Deep Powder Snow – April Fools 2012

It was Sunday morning, April first. I had heard the cold rain falling during the night. No one had called me about skiing this weekend, and my bed was warm. But, I knew I needed the exercise. At 7:35 am I decided to throw my gear in the car and make the 8:30 sailing to the mainland for a short ski — in the rain if that was the way it was — on a local hill. I called my skiing buddy from the ferry lineup to say, “This is not an April Fools prank, can I pick you up?” I said this was just exercise, and I wanted to be back to Bowen on the 2:30 sailing.

As we entered Cypress Bowl we could see lots of fresh new snow had fallen overnight. Although it was not actually raining, or snowing, we’d be skiing up in cloud.

Just above the trailhead there was about 4 inches of new snow over a thin crust, and lots of soft stuff below that. Clouds parting - from the summit of Hollyburn MountainAs we headed up I felt the  clouds thinning and occasionally there was a glow of foggy sun. As we reached the summit of Hollyburn Mountain the depth of the new powder was about a foot. Lovely.

The clouds were blowing past us, and I could begin to see the commercial ski runs on Black Mountain. We watched as two pairs of raven were playing in the rising air currents. The game included a pair flying together until they seemed to touch, then both would fold their wings and plummet in formation for a few hundred feet. It was just us and the birds up there. Now I was glad I made the effort to head out!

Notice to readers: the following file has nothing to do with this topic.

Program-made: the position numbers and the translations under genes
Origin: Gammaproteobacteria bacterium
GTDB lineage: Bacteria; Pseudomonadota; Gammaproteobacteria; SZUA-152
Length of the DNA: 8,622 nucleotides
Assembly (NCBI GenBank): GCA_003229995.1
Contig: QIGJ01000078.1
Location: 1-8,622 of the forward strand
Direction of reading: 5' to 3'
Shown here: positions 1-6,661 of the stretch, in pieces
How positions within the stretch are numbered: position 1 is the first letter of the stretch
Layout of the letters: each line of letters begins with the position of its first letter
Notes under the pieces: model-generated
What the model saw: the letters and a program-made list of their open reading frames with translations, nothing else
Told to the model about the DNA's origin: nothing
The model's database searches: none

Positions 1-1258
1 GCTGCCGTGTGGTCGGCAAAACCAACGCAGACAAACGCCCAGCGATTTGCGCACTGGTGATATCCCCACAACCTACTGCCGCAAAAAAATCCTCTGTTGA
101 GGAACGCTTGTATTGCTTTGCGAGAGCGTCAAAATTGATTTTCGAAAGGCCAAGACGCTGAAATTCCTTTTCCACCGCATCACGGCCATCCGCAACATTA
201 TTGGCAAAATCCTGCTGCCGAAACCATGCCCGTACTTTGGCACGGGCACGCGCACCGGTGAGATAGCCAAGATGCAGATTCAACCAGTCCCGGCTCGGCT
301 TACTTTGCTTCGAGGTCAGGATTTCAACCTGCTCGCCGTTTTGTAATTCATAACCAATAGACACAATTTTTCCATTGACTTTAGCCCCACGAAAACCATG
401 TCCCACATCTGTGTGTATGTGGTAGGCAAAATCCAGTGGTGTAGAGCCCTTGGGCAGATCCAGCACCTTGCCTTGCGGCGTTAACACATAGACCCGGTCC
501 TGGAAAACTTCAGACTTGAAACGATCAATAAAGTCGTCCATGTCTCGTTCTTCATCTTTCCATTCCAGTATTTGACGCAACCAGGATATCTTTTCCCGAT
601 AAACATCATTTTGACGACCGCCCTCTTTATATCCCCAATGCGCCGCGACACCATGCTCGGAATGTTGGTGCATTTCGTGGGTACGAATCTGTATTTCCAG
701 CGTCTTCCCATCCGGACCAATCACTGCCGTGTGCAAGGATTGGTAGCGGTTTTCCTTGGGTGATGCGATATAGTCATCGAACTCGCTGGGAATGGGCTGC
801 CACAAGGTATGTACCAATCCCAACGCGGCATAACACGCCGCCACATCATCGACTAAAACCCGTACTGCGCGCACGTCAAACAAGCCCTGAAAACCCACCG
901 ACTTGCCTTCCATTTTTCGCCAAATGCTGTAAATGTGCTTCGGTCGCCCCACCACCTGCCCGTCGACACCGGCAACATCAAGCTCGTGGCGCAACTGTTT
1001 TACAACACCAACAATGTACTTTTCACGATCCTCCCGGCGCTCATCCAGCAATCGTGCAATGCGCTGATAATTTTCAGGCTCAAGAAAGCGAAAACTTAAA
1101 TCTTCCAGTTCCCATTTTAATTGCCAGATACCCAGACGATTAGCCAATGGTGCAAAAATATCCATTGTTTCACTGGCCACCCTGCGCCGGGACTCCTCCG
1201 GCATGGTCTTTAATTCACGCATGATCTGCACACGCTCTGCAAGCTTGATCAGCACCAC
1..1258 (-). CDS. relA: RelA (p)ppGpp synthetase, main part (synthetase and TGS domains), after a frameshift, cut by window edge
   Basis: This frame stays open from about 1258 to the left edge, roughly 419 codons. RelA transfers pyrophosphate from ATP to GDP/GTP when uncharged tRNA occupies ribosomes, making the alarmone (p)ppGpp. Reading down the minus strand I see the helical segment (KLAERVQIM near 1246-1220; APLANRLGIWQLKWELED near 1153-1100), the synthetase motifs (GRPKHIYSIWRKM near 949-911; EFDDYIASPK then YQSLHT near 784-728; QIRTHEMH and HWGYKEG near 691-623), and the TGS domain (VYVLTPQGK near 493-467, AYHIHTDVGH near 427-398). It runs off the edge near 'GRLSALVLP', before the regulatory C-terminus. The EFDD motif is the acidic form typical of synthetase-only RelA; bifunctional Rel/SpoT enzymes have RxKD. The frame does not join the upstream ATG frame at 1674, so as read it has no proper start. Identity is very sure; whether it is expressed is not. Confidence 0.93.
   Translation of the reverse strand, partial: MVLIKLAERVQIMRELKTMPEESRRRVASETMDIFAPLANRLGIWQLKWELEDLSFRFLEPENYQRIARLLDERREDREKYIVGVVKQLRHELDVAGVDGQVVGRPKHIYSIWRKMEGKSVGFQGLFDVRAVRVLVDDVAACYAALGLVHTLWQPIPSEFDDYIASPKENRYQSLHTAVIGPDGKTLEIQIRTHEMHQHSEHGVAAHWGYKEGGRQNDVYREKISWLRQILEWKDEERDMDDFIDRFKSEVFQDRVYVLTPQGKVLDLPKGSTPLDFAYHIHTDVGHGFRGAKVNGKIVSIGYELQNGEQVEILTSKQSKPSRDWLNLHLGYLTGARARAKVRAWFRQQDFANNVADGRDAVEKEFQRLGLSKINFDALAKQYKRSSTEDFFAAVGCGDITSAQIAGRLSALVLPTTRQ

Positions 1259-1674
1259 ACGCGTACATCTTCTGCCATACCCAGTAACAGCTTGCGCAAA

The view from the first pitch skiing down Hollyburn Mountainsecond pitch - skiing down Hollyburn Mountain

Deep soft snow makes skiing easy. Very quickly the day transformed from dark and gloomy to sunny. Everyone we passed was smiling. Although we are within the municipal town limits of West Vancouver, and this place is easy to reach, most folks seem to think winter is over, and there were not many people up there.

It was a quick trip down. Old school snowshoeing At the trailhead we met an old school winter traveller who was comfortably garbed in wool and cotton, and wearing wooden snowshoes that he said were used in the arctic in 1968.

Profile of snowpack at Hollyburn Mountain backcountry trailheadFor comparison with the blog articles about this location from other years, here is a record shot of the entrance to the backcountry trail. Do you remember what it was like here for the Olympic Games? Yes that swoopy ski track is mine.

The images are thumbs, please click to see them full-size.

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